Massive Sinkhole Swallows Side of Georgia Food Store but Authorities Say Owner Is Partly to Blame

A vacant gas station and food store in Georgia is being swallowed by a massive sinkhole—but city authorities claim the owner was well warned of the collapse.

The destruction caused to Wee-Willy's Food Store in Buford, in Gwinnett County, can be seen in photos uploaded to social media. Facebook user Justin Dean noted this week that some shelves at the store still appeared to hold items—despite one side of the building being totally gone.

Related: Woman swallowed by giant sinkhole as she strolls down sidewalk

Fire and Emergency Services Captain Tommy Rutledge told Newsweek that Gwinnett County officials responded to the location on May 30 last year. At the time, firefighters found "partial collapse of the structure" and turned the situation over to the city of Buford.

“Firefighters responded to the location again on December 30, 2018, after receiving another call about damage to the building. Firefighters at that time discovered further collapse of a section of the building from the damage that was previously found back in May,” Rutledge said.

In December, firefighters “determined no life safety hazard existed,” because the building was vacant. Rutledge said, “The crew secured the area with scene tape and notified the City. There has been no response back to the location by the Fire Department since December 30.”

Sinkhole Georgia A vacant gas station and food store in Georgia is being swallowed by a massive sinkhole—but city authorities claim the owner was well warned of the collapse. Justin Dean/Facebook

Last May, after the initial discovery of the sinkhole, building owner Irfanali Momin was ordered by city officials to make plans to repair or tear down the structure. Neither happened, reported The Atlanta Journal-Constitution newspaper, citing city spokesman Bryan Kerlin.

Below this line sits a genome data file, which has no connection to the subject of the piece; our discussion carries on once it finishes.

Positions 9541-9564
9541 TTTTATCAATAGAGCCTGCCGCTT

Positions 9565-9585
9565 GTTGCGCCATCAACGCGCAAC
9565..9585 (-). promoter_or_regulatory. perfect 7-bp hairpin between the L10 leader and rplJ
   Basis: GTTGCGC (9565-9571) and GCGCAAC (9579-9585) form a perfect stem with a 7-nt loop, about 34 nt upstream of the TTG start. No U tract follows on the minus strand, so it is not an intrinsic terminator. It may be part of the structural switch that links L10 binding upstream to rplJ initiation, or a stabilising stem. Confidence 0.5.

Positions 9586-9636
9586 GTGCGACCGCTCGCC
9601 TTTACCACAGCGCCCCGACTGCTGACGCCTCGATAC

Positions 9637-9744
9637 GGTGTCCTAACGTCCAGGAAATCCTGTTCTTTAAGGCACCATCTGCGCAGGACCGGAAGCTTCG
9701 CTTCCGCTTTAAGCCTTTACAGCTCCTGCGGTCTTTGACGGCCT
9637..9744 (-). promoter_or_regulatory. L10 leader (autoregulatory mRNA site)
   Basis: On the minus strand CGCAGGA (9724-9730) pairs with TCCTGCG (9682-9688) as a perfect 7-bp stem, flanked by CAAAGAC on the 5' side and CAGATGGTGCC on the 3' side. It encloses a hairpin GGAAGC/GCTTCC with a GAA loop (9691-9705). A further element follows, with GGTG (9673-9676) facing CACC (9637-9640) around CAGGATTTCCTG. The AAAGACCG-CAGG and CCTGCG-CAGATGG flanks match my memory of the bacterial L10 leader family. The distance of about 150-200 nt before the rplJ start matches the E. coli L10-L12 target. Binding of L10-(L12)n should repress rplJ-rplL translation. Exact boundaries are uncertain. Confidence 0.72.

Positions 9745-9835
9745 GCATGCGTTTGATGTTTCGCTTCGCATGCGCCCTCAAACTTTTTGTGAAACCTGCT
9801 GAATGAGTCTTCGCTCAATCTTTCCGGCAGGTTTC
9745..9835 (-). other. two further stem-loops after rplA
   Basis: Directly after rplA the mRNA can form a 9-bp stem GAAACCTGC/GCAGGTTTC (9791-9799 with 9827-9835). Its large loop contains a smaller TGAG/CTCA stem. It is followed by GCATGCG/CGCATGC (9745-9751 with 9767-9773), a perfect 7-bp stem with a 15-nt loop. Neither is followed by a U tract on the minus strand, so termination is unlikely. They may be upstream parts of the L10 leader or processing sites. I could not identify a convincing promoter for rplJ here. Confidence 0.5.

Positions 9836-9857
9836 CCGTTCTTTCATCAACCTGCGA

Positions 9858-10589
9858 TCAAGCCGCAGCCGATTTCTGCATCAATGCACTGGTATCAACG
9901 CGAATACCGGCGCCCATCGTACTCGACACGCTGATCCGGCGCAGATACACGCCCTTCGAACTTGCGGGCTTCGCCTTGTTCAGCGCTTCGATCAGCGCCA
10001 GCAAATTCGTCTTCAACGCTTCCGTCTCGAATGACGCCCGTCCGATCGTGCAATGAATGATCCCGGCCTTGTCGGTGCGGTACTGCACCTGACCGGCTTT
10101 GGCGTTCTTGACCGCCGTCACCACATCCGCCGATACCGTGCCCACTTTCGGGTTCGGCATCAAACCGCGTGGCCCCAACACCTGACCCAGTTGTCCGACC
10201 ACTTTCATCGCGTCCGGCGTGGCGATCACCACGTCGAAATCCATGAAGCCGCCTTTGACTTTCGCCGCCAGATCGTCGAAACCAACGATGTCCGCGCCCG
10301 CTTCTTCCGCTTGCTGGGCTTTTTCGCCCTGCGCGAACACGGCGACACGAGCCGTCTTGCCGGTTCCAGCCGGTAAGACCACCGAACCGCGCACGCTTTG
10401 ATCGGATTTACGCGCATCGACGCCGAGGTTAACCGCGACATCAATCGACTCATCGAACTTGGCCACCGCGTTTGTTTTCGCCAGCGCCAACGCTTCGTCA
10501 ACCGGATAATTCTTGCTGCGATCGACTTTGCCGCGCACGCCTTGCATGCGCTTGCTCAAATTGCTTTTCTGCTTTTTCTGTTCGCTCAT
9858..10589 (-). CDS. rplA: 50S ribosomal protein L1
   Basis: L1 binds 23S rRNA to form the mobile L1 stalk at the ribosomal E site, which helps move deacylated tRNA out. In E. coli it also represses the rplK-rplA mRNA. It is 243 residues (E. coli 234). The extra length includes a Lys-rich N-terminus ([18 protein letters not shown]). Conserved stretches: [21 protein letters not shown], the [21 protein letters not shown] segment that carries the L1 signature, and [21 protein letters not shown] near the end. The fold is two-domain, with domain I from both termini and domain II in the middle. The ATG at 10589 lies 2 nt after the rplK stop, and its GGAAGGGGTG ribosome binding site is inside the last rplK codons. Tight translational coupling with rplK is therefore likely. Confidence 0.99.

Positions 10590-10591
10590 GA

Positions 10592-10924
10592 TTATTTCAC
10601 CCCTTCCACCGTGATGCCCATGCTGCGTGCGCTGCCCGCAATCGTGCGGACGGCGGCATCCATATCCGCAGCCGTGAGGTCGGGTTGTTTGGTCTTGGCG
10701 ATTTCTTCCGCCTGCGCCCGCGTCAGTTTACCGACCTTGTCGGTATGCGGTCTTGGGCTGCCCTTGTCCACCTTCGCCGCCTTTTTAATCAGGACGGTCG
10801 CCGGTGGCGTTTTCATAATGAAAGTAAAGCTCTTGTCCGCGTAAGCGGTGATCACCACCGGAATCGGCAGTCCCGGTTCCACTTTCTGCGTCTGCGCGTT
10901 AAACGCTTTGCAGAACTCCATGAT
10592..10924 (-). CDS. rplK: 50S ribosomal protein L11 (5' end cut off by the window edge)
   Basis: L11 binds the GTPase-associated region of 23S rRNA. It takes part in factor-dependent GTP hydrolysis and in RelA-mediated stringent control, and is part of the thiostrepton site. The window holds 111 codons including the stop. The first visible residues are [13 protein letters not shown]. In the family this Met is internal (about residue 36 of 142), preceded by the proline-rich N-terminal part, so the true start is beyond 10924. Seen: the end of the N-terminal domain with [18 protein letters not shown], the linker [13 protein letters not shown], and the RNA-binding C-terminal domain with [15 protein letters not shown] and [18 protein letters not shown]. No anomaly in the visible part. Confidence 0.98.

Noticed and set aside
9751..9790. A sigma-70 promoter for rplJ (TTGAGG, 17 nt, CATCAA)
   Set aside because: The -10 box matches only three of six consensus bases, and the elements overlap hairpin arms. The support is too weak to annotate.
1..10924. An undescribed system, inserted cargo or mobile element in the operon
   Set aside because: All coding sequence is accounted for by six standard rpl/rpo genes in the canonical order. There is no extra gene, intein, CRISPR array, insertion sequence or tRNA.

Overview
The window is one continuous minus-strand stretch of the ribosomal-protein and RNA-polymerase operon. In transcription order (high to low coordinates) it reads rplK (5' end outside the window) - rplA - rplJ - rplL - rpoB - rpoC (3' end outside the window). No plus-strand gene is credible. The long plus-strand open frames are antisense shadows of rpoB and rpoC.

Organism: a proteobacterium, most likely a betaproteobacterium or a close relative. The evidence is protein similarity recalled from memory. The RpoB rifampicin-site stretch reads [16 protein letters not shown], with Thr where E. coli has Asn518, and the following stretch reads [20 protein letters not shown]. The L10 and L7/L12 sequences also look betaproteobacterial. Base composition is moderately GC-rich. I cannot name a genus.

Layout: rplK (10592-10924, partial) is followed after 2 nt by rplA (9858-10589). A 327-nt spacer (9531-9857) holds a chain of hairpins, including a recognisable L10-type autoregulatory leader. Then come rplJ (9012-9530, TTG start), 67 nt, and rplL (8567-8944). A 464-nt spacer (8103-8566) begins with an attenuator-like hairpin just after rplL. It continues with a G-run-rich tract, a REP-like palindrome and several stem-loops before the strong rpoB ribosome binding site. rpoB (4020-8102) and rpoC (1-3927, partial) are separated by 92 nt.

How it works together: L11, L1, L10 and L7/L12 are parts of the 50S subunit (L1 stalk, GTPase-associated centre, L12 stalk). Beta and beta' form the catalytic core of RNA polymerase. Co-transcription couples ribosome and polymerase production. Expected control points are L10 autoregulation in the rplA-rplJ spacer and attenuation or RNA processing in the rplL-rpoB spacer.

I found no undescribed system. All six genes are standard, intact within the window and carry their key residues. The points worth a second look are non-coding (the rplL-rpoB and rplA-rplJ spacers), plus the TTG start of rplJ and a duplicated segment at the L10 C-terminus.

Local media outlets reported that officials ruled Momin had to submit his plans by January 8, but the relevant paperwork was never sent.

City of Buford officials did not immediately respond to a request for comment.

NBC-affiliated news outlet WXIA-TV reported the sinkhole was made worse by heavy rainfall in the region. It reported “large portions of the ground” opened up last Thursday. In one video uploaded on January 4, a stream of murky water can be seen running under the building.

WXIA-TV reported Momin had already received two violations from the city and is likely to be hit with more. Momin is expected to next appear in court on January 18, the news outlet reported.

A natural and often dangerous phenomenon, the United States Geological Survey (USGS) describes a sinkhole as “a depression in the ground that has no natural external surface drainage.”

The U.S. government agency explains: “When water moves down through the soil, these types of rock begin to dissolve. This creates underground spaces and caverns. Sinkholes are dramatic because the land usually stays intact for a period of time until the underground spaces just get too big. If there is not enough support for the land above the spaces, then a sudden collapse of the land can occur.”

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